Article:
More about: Billie Eilish
Inspiring, empowering and always meaningful, Billie Eilish’s songwriting spins narratives that fit anyone regardless of who they are, where they’re from or what they’re going through in life.
While we wait for the upcoming album Happier Than Ever - and the next set of aspiring lyrics - from the teenage star, here are 11 of Billie’s most empowering lyrics from over the years
"How dare you" - 'Your Power'
Taken from her upcoming album Happier Than Ever, 'Your Power', is described by Eilish as an "an open letter to people who take advantage – mostly men." The delicate, acoustic offering which sees the singer at her most vulnerable as she muses about the relatable experience of someone abusing their power and holding it over a woman. Drawn from her personal experiences with an unbalanced power dynamic in a past relationship, Eilish addresses the person who took advantage of her, and challenges the notion, questioning every single person who has ever held their power over someone, daring them to do so again with hopes of inspiring change on this intimate, melancholy yet empowering track.
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“Wait a minute, let me finish" – '8'
Taken from her 2019 debut album When We All Fall Asleep, Where Do We Go?, the soft, lullaby stylings of '8' belie tremendous inner strength as Eilish sings about a boyfriend who looked at her "like I'm see-through." A song which bloomed from a slow, acoustic piece titled 'See Through', the track is about resignation on the surface – as Eilish resigns herself to the truth that the person she loves doesn’t love her back - but is about finding the power in acceptance and letting go as she reaches a decision not to pursue a relationship that is not worth her time.
“I do what I want when I'm wanting to" - 'bad guy'
A sarcastic offering that pokes fun at the pride that people, herself included, take in presenting themselves as rebels and rule-breakers, this bass-heavy bop sees Eilish taunting her abusive lover, telling him in no uncertain terms that she’s in control of their relationship. Born from the idea that you don’t need to tell people you’re “bad” to assert dominance, she reminds the tough guys that she does what she wants, when she wants; that she is the one with the power. Tinged with dark humour, this track endeavours to break down the concept of being “bad”, reminding us that we can see ourselves as worthy of love and respect without attaching negative connotations to the self-confidence.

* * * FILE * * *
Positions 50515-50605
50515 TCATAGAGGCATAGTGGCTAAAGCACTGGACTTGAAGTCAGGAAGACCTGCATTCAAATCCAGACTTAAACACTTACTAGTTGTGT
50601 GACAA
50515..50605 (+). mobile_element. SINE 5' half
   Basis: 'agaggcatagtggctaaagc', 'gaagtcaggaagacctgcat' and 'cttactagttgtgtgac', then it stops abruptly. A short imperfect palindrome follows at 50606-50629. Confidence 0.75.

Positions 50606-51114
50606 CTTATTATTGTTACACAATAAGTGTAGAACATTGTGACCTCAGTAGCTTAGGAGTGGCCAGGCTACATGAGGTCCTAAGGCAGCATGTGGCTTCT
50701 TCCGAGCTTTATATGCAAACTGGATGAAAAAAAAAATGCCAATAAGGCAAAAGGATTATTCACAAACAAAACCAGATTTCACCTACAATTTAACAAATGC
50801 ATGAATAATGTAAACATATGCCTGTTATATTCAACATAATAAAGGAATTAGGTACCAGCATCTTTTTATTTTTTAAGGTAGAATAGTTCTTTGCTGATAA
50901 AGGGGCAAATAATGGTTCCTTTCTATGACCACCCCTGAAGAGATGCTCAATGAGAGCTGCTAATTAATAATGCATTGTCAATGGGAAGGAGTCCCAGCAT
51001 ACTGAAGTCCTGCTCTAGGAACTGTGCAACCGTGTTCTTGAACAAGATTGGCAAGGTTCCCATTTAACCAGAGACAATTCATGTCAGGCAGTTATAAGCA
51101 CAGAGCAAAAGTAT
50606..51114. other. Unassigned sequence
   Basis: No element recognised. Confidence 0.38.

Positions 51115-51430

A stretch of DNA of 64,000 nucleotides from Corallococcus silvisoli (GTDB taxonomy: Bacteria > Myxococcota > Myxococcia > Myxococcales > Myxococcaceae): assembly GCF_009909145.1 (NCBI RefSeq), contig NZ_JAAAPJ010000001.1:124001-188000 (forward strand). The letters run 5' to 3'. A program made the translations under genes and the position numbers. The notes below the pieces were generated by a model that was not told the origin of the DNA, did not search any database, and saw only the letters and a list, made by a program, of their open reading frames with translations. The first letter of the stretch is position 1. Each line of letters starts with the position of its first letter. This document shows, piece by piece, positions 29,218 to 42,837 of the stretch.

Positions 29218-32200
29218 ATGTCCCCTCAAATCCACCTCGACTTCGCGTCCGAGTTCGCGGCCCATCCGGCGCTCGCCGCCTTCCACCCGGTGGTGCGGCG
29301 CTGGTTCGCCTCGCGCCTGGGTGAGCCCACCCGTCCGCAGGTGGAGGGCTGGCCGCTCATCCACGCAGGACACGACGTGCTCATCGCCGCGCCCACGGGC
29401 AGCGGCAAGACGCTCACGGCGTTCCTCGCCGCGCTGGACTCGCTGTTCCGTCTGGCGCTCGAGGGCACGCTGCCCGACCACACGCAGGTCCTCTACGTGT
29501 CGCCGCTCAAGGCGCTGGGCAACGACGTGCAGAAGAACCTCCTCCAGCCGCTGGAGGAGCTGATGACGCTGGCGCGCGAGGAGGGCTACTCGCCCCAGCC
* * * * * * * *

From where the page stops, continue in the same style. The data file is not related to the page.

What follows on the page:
“Once we've both said our goodbyes, let's just let it go, let me let you go" - 'when the party's over'
This delicate, moody offering from When We All Fall Asleep, Where Do We Go? delves into Eilish’s musings about a failing relationship. Drawing upon the relatable frustrations that crop up at the end of a relationship, this layered production takes the narrative that communication is key and flips it around. Hinged on wanting to be left alone when communication yields no positive results, Eilish imagines the track’s scenario as “yelling in anger over a telephone” and getting nowhere, thus reminding us that sometimes it’s okay to cut people off and let them go.
“Cause I, I'm in love. With my future. Can't wait to meet her” - 'my future'
Taken from Happier Than Ever, this positive, soulful track is an ode to self-care written and produced during lockdown. Countering the angst that she is well-known for, Eilish is hopeful in this offering as she looks to put her past behind her and look ahead in anticipation of a bright future. Perfectly suiting the time it was written in and based on the singer’s growing, hard-won sense of self-worth, the upbeat ballad explores being optimistic in the face of challenges, as Eilish re-examines her own relationship with solitude and re-assess the real power and independence that comes from being alone, and being happy with it.
“I'm gonna run this nothing town." - 'you should see me in a crown'